LB-17. Discontinuation of Contact Precautions for Patients with a History of Methicillin-Resistant Staphylococcus aureus: A Randomized Trial Comparing Passive Culture-based Screening to Active Surveillance with PCR and Culture
Session: Poster Abstract Session: Late Breaker Posters
Saturday, October 22, 2011
Room: Poster Hall B1

Background:

Guidelines do not address when Contact Precautions (CP) should be discontinued for patients with history of MRSA. Identification of patients who are no longer colonized has implications for patient care and resource allocation.

Method:

We randomized eligible patients to standard passive screening with CHROMagar (“CA”, BD Diagnostics) vs. active screening with both CA & molecular methods (“PCR”, GeneXpert MRSA, Cepheid). Subjects were adult inpatients admitted 12/6/10-6/30/2011. Three anterior nares swabs were obtained on consecutive days from consenting subjects.

Outcomes were: series completion and colonization clearance by arm; for the active arm only: sensitivity, specificity and negative predictive value (NPV) of the first PCR compared to 3 negative CAs.

Result:

467 subjects were randomized (2:1) to the active and passive arms. Enrollment, protocol completion frequencies, and MRSA prevalences (given screening completion) were:  Passive arm: 152/155 (98.7%) ; 15/155 (9.7%); and 13.3% (95% CI 3.7-37.9); Active arm: 207/312 (66.3%); 154/207 (74.4%); 35.1% (95% CI 28.0-42.9).

Active arm subjects were 7.8 times (95% CI 4.7-12.5) more likely to have completed the series and 3.1 times (95% CI 1.7-5.4) more likely to have CP discontinued based on CAs.   

Among active-arm subjects completing the series, first PCR sensitivity was 94.4%, specificity was 91.0%, NPV was 96.8%, compared to 3 CA.  Among active-arm subjects who did not receive antibiotics prior to sampling (n=87), sensitivity, specificity and NPV were not statistically different.  NPV ranged from 95.0-99.9% across a range of MRSA prevalences.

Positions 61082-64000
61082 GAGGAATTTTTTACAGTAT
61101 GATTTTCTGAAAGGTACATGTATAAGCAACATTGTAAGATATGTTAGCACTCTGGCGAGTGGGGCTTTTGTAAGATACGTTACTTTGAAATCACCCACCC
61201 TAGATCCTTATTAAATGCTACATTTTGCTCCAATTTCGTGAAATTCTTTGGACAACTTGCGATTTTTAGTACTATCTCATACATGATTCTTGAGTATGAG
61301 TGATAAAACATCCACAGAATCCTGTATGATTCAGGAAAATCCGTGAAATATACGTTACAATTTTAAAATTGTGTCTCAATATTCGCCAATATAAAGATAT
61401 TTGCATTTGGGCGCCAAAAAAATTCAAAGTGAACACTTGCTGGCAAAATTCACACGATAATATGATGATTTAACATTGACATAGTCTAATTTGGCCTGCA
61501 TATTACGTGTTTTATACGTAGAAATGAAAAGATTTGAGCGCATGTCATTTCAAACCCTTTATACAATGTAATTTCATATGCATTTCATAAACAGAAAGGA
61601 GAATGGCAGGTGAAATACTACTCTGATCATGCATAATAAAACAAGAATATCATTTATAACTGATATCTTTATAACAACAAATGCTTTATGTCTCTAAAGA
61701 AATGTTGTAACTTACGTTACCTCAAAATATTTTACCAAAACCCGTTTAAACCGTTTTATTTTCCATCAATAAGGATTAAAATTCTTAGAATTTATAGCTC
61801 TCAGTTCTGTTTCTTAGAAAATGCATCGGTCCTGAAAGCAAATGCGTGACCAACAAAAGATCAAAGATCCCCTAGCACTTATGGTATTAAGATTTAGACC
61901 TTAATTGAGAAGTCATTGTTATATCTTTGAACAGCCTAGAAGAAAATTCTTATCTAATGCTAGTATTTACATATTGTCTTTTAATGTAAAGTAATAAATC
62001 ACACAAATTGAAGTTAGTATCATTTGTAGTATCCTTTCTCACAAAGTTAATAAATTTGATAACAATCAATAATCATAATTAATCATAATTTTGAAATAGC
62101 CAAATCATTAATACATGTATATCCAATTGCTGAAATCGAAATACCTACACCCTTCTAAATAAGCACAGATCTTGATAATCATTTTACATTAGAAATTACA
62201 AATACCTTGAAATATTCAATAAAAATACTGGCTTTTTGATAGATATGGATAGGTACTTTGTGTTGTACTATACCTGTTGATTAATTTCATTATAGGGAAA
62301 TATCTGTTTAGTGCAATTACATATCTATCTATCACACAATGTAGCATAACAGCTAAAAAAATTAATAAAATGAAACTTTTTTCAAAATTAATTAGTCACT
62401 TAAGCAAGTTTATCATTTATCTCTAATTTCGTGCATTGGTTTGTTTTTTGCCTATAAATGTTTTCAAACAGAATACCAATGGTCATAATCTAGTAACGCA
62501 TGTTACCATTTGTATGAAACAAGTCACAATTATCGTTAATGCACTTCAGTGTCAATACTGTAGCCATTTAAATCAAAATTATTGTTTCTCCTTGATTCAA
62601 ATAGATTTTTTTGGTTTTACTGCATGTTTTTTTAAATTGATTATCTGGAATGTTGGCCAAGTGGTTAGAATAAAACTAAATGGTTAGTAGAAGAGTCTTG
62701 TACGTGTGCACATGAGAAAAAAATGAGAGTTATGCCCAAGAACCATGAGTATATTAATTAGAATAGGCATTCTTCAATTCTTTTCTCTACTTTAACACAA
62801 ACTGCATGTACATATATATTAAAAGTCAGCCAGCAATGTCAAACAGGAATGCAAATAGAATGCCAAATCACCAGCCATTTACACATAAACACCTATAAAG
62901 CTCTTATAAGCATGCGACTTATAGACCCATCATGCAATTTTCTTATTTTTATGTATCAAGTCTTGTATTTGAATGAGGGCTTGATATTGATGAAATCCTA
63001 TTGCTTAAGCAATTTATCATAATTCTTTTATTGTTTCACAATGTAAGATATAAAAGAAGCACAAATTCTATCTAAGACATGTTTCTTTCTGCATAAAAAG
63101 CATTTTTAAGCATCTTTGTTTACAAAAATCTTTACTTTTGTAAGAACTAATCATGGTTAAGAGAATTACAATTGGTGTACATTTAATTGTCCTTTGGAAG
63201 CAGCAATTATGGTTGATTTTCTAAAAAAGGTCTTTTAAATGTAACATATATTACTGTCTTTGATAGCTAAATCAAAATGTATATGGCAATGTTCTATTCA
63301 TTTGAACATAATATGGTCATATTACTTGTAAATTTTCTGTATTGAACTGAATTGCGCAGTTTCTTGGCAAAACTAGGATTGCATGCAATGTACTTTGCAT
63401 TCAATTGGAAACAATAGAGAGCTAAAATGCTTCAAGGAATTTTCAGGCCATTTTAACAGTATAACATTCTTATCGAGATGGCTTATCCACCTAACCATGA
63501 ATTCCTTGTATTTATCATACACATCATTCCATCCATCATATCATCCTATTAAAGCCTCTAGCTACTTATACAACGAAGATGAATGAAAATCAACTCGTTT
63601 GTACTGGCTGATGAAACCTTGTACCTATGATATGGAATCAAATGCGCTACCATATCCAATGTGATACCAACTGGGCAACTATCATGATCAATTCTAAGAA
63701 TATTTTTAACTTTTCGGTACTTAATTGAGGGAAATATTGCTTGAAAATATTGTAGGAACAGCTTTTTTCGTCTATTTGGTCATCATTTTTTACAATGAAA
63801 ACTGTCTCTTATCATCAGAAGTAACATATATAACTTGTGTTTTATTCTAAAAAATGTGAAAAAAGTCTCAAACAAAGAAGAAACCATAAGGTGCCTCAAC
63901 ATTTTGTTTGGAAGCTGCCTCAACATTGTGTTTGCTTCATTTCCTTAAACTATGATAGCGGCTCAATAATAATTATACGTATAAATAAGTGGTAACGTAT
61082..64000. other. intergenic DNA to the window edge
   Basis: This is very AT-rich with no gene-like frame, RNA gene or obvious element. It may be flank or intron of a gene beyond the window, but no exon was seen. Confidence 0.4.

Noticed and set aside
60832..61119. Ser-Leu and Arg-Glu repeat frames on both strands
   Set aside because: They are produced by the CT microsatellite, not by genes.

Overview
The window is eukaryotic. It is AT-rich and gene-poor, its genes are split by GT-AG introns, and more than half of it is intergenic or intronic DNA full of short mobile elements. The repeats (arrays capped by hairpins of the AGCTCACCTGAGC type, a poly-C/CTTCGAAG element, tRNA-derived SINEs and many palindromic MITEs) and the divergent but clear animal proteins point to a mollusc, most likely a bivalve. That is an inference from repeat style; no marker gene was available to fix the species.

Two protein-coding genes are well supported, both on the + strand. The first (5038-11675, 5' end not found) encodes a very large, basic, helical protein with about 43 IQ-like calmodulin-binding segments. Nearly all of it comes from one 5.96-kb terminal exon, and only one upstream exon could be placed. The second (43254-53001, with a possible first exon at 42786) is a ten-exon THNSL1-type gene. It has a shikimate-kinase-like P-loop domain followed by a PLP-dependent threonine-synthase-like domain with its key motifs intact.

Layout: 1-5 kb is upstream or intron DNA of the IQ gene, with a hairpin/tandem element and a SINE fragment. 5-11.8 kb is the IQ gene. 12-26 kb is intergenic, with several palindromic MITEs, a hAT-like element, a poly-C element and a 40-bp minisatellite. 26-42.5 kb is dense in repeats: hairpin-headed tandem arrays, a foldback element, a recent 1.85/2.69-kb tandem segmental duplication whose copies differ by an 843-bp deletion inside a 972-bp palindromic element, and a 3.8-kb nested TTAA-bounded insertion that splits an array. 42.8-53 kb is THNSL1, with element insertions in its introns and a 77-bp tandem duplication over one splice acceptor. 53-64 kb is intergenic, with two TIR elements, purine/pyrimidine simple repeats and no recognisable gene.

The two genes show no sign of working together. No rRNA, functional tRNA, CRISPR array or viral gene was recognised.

Table 1. PCR Performance

Sensitivity % (95% CI)

Specificity % (95% CI)

NPV % (95% CI)

Subjects completing series (n= 154)

94.4 (84.9-98.1)

91.1 (83.8-95.2)

96.8 (99.1-99.3)

Subjects completing series, no antibiotics (n=87)

98.1 (89.9-99.7)

85.7 (70.6-93.7)

96.8 (83.3-99.9)

Conclusion:

Compared to passive screening, active screening substantially improved documented clearance of MRSA colonization and led to a significant increase in the frequency of CP removal. A single negative PCR has a high sensitivity, good specificity, and acceptable NPV and should be considered a new, more effective, approach for removal of CP.


Subject Category: N. Hospital-acquired and surgical infections, infection control, and health outcomes including general public health and health services research

Erica S. Shenoy, MD, PhD1,2,3, JiYeon Kim, MD, MPH4, Eric Rosenberg, MD4, Hang Lee, PhD5, Jessica Cotter, MPH2, Rochelle Walensky, MD, MPH, FIDSA1,6 and David Hooper, MD1,3,7, (1)Medicine, Div Infectious Diseases, Massachusetts General Hospital, Boston, MA, (2)Infection Control Unit, Massachusetts General Hospital, Boston, MA, (3)Medicine, Harvard Medical School, Boston, MA, (4)Pathology, Massachusetts General Hospital, Boston, MA, (5)Biostatistics, Massachusetts General Hospital, Boston, MA, (6)Harvard Medical School, Boston, MA, (7)Massachusetts General Hospital, Boston, MA

Disclosures:

E. S. Shenoy, None

J. Kim, None

E. Rosenberg, None

H. Lee, None

J. Cotter, None

R. Walensky, None

D. Hooper, None

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